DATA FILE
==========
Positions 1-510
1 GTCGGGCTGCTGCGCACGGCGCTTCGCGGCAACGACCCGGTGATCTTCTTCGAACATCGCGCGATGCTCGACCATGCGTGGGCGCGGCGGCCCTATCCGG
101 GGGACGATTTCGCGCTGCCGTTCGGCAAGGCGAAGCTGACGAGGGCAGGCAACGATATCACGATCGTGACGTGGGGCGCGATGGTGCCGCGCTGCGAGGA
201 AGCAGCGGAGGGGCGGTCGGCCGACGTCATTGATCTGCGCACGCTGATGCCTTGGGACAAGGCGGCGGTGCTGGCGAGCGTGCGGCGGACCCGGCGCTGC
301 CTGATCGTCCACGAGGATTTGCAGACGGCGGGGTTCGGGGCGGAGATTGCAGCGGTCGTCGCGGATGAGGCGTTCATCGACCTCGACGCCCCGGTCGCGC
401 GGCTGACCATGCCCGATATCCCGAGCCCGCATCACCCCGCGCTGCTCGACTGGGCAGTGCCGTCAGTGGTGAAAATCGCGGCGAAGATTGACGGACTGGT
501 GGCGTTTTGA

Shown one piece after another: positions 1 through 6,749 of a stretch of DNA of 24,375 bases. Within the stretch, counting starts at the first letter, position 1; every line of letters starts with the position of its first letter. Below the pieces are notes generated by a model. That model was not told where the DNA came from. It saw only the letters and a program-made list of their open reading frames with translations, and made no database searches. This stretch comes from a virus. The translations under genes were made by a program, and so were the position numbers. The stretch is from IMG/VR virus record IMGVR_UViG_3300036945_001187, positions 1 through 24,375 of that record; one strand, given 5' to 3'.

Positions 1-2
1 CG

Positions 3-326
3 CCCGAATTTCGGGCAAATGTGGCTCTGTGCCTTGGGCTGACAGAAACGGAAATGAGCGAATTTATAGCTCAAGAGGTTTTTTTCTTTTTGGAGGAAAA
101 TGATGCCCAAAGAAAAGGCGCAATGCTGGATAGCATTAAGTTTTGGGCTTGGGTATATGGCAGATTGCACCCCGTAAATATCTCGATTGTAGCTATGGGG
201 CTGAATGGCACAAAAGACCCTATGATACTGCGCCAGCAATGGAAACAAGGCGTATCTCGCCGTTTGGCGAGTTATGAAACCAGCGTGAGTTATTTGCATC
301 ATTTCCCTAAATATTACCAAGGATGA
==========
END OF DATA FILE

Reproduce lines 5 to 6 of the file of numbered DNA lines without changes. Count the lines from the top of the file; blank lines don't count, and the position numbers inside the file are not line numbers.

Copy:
301 CTGATCGTCCACGAGGATTTGCAGACGGCGGGGTTCGGGGCGGAGATTGCAGCGGTCGTCGCGGATGAGGCGTTCATCGACCTCGACGCCCCGGTCGCGC
401 GGCTGACCATGCCCGATATCCCGAGCCCGCATCACCCCGCGCTGCTCGACTGGGCAGTGCCGTCAGTGGTGAAAATCGCGGCGAAGATTGACGGACTGGT